BMW will be celebrating its centenary next year, and plans to look forward rather than back with the unveiling of its next i model, the i5.
Speaking exclusively to Auto Express, BMW’s board member with responsibility for sales and marketing, Ian Robertson, said: “Legislation means we’ll inevitably have more zero emissions cars and we’re exploring more i models, although no firm decisions have been made yet.”
However, while a Tesla Model S-rivalling saloon or an extended version of the i3 have been rumoured, it’s understood from within Munich that an SUV is likely to be favoured by BMW’s hierarchy, and our exclusive images show how the i5 might look.
BMW would put its own twist on things with the same sort of advanced tech seen in the i3 and i8, plus the latest in autonomous driving and connectivity features. So expect low-weight carbon fibre to feature heavily alongside all-electric power, with a range well in excess of 200 miles.
Robertson is keen to stress that the i brand isn’t just about electric power. “i is about all technologies,” he told us. “It’s seen as something different in other countries to the UK, where it seems to be more about the power source. But we have advanced technologies feeding into our other products, such as the carbon fibre used throughout the new 7 Series.”
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He also stressed how the i brand will have longevity, with electric power – in plug-in hybrid form – likely to be available across the BMW range in the next couple of years. “We’ll have i tech moving into our products from one side in the same way we have technology from our M cars moving in from the other,” he told us.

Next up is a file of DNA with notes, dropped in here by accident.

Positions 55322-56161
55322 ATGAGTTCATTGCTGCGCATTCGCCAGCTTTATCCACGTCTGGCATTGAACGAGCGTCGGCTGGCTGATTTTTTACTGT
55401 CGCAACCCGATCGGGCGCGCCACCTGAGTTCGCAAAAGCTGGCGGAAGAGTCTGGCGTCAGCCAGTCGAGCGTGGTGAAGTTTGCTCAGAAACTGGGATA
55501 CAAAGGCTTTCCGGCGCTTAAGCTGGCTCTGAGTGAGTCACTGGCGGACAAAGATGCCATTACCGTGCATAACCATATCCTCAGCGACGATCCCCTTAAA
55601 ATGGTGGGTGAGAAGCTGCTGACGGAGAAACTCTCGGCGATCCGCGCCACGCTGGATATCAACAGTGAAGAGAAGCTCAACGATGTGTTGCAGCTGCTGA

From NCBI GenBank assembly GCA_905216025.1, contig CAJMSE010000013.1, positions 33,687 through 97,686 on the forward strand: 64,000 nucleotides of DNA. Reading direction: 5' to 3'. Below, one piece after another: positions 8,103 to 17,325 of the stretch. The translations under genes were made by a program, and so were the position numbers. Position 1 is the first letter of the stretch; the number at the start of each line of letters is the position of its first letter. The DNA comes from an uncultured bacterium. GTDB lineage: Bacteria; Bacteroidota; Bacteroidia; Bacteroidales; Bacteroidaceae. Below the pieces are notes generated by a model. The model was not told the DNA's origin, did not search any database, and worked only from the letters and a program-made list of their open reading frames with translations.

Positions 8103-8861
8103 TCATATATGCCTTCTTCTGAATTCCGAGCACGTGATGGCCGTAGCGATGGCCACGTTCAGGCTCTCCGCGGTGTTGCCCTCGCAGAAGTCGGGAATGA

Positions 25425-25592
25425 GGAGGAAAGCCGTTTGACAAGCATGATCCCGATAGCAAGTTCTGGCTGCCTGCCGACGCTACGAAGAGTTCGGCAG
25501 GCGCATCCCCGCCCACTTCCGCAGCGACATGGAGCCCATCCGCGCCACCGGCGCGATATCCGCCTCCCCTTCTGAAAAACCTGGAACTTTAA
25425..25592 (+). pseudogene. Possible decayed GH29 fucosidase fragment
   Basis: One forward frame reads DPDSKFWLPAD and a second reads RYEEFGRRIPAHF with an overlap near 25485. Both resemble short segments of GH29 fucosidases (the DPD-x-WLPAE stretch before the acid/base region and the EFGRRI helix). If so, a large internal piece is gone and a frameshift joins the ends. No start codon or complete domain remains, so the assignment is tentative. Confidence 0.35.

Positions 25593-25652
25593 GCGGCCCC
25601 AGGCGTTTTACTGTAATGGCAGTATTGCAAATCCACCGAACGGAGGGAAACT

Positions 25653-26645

Sales of BMW’s i3 haven’t quite taken off globally in the way they have in the UK, although the i8 has enjoyed exceptional demand around the world. “The i3 is working really well where there are government incentives,” said Robertson, “It’s working exceptionally well in Norway and California, and the UK is OK. But Germany has a vision for one million EVs by 2020, and it’s looking at how countries such as Norway and the UK have worked with incentives to increase demand.”
The arrival of an i5 could be timed to coincide with new German incentives, suggesting sales of the car are well over a year away. The development of battery technology will also play a part in the car, both in terms of range and packaging.
As Robertson explained: “The tech is developing fast – we’ll see steps made with lithium-ion batteries and then lithium air will make progress. But next we’ll see solid state batteries without the wet sticky stuff in them – that’s where real progress will be made in terms of density and packaging.”
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BMW has recently announced revisions to the i3’s battery pack, taking the range of the full EV model from less than 100 miles to around 130 miles.
“Germany has a vision for one million EVs by 2020, and it’s looking at how countries work with incentives”
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